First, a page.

Success story in the making

Making some of these changes and breeding a new culture has really paid off. Phelps says the turning point in the company – when he had to take a hard look and make major changes – was in 2010. Five years later, the company is operating leaner but more efficiently. Last year, Utopian grew 20 percent over the company’s previous highest-earning year and did it on less payroll. Having generated $600,000 in revenue last year, Phelps is determined to build on that momentum.

3“It wasn’t necessarily that we worked more hours,” Phelps says. “We actually had fewer clients last year, but were making more money with them because we got smarter about the work we did. We looked at ways we could be more efficient and save time and money. It paid off. At the end of the year we were able to give out bonuses that were 10 percent of the annual salary.”

The implementation of the “two-second improvement” has been one way that Utopian Landscapes has found key areas where they could be more efficient. Each morning during a quick meeting, Phelps asks employees to share a “two-second improvement” that they implemented the day before. He says at first they didn’t come up with much. But, soon, they got into it and enjoyed coming up with and sharing ideas.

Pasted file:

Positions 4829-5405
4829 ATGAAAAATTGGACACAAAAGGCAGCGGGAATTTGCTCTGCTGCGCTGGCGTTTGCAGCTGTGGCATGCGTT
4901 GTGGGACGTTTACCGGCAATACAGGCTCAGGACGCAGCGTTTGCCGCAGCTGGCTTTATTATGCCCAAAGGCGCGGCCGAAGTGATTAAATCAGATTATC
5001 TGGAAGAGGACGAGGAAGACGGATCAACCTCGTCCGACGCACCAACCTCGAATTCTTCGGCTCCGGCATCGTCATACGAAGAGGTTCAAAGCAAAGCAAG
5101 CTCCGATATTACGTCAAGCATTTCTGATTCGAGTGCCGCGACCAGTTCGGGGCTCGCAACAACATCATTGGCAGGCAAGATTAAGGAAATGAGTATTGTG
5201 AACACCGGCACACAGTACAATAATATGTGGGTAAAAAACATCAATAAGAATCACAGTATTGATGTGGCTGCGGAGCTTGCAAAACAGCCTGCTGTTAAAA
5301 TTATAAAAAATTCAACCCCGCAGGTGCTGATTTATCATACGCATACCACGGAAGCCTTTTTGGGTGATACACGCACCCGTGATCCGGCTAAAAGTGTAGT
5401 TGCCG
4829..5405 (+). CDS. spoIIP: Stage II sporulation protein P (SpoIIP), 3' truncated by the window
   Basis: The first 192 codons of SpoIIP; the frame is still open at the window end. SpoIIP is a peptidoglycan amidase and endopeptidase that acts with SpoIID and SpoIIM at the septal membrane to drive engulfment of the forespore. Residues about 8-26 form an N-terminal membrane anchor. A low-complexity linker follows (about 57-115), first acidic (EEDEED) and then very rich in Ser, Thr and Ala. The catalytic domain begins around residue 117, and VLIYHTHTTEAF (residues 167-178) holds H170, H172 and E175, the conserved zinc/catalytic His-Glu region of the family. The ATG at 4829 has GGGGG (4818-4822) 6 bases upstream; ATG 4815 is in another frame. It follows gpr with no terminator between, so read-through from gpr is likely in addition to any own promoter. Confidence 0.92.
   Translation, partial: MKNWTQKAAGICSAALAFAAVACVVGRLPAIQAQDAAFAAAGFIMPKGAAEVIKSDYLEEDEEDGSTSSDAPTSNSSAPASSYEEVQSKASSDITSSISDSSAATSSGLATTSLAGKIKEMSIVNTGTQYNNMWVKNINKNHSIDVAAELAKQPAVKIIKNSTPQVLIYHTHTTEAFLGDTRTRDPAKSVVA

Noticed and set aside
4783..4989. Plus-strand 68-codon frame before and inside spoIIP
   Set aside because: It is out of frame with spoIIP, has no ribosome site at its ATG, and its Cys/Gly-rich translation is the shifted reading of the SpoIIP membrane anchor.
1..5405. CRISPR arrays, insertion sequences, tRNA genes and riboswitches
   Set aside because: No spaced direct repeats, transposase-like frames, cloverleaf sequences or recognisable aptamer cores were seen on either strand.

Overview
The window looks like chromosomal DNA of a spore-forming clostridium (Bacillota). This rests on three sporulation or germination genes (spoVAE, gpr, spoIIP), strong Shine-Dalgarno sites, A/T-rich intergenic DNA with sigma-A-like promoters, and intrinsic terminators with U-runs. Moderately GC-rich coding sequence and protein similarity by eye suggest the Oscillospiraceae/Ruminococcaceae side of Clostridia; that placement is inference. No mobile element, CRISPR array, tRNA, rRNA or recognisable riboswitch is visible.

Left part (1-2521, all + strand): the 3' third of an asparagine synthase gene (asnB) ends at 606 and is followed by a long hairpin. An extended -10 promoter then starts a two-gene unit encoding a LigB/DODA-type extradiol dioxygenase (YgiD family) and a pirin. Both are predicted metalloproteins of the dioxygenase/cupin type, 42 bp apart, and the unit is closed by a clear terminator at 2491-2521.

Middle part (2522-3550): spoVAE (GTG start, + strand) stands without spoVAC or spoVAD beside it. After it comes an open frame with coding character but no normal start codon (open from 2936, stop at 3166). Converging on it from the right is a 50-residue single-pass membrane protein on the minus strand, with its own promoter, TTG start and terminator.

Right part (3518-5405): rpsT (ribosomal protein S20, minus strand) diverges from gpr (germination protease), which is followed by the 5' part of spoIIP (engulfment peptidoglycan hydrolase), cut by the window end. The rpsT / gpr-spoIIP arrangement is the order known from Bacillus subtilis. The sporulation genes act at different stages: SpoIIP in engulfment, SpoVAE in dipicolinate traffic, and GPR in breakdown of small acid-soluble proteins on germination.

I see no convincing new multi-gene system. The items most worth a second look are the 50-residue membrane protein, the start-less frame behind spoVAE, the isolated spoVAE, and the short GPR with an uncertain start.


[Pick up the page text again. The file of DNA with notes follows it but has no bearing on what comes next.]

“It could be as simple as how a trailer was organized,” Phelps explains. “Maybe the most common tool being used that day was at the back of the trailer so the improvement was to move it to the front. If it was a tool they needed 20 times a day and they could save a few seconds each time they went to get it, they just improved their efficiency. Obviously, some ideas are better than others, but the goal is to get everyone thinking about improving their efficiency and, ultimately, their productivity.”

Phelps says making many small improvements over time results in big improvements in a company’s operation.

“I think companies often look for that silver bullet that is going to fix everything,” he says. “It doesn’t exist. Small goals and small changes are more achievable. And, in time, they really add up to something big.”